“The listing process of the Swiss GDR is faster and more efficient than a Hong Kong IPO,” Wang Hang, a Beijing-based partner at Baker McKenzie, told It typically takes around three to four months only from kick-off to completion of a Swiss GDRs.

“Moreover, SIX is a strong avenue for promoting the profile and investment value of these Chinese companies in Europe, particularly for those with a global footprint or in need of finance to fuel their global expansion goals,” Wang said.

At the recently-held Shanghai Global Asset Management Forum, Fu Hao, vice chairman of the Shanghai Stock Exchange’s Global Business Development Professional Committee, said that several Chinese firms have successfully issued GDRs and listed in Switzerland this year, raising $3 billion in total. “While the issue price may be relatively high, it has still been accepted by investors and the market,” he added. 

The amount of money raised from GDRs has surpassed expectations for a number of well-known lithium battery businesses that have already listed on the Swiss Stock Exchange, including GEM, Gotion High-tech, Keda Industrial Group, and Ningbo Shanshan. For instance, Shenzhen-based GEM, one of China’s biggest suppliers of battery raw materials, has received more than twice the anticipated subscription amount for their GDR offering.

Aside from the positives, lack of liquidity is a major concern with the Swiss GDRs, as share sales in Switzerland and even the rest of Europe are not expected to match those in New York. While the $685 million secondary listing of Gotion, a well-known Chinese battery maker, is the largest deal to date under the stock connect scheme, it is dwarfed by the US finance market. Over the past two decades, Chinese companies have raised more than $100 billion from share sales on Wall Street.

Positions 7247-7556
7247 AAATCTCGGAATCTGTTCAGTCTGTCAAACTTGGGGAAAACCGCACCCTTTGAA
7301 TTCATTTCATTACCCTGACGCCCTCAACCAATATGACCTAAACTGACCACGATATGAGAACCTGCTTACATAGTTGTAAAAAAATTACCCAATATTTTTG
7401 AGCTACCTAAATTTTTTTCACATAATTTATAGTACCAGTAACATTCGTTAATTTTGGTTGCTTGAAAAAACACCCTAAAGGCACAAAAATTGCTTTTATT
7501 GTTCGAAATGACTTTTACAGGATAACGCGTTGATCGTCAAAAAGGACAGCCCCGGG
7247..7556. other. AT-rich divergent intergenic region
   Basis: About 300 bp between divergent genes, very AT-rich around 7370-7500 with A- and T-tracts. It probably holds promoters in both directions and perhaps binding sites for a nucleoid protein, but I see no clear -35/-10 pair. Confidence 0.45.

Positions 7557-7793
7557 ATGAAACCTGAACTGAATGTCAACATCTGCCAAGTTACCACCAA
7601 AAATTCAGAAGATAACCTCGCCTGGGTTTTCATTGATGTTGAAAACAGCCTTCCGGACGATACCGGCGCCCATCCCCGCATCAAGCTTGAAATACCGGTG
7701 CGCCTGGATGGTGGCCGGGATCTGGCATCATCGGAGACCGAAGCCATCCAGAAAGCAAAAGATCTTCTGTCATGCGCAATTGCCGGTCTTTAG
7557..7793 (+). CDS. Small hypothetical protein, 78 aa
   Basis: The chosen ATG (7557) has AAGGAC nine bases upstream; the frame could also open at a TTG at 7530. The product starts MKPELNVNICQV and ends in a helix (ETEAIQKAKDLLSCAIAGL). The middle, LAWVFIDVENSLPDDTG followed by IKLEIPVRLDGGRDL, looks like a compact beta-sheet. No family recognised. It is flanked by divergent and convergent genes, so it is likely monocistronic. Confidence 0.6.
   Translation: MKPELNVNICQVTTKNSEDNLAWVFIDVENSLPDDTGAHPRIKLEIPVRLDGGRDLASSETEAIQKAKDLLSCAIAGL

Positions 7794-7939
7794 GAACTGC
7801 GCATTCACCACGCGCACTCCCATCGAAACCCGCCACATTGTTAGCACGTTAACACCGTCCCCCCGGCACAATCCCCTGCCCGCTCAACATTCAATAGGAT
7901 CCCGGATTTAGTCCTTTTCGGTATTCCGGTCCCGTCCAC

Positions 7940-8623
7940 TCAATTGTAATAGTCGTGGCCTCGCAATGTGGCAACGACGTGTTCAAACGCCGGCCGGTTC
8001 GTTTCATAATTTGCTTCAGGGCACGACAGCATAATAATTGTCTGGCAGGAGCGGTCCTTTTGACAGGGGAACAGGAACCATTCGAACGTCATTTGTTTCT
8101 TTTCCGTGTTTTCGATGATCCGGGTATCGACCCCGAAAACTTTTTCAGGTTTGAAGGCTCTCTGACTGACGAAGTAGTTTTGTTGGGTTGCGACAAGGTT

As of October, the New York Stock Exchange (NYSE) had a market cap of $22.11 trillion, the Nasdaq came in at $17.23 trillion, and SIXO only had a market cap of $1.7 trillion.

Largest stock exchange operators worldwide as of October 2022, by market capitalization of listed companies / Statista

Even though Swiss Exchange CEO Jos Dijsselhof concedes that the venue has significantly less liquidity than the NYSE and NASDAQ, he still believes that Chinese companies can benefit from trading there. “If a company prefers to be a big fish in a little pond versus a small fish in a large one, then the Swiss Exchange will be more enticing,” he told Chinese financial news outlet Yicai.

According to the CEO, Switzerland is “probably a better place to begin the listing process than the US,” and he anticipates more tech businesses going public there.

According to the executive, another benefit of the exchange is that its volatility is lower than that of other markets. While other stock markets have experienced significant fluctuations this year, the Swiss stock market index (SMI) stayed relatively stable, falling by 14%. 

By comparison, since the beginning of 2022, the Nasdaq Composite Index has fallen by 24.82%, the Shanghai Composite Index has fallen by 13.24%, and the Hang Seng Index has fallen by 20.10%. 

With more than 150 Chinese companies still facing the threat of being delisted from New York, SIX may look to welcome more Chinese issuers in the future. But the option remains challenging because, under the current scheme, only A-share-listed companies are allowed to list on the Swiss stock exchange.

More bourses have joined the ranks of those enhancing China-Europe capital market connectivity. “We are now technically ready to launch the China-Germany stock connect and are happy to welcome A-share companies to issue global depositary receipts (GDRs) in Germany,” Niels Tomm, representative of the board at Deutsche Börse, said at the Shanghai Global Asset Management Forum.

Photo by Hans Eiskonen on Unsplash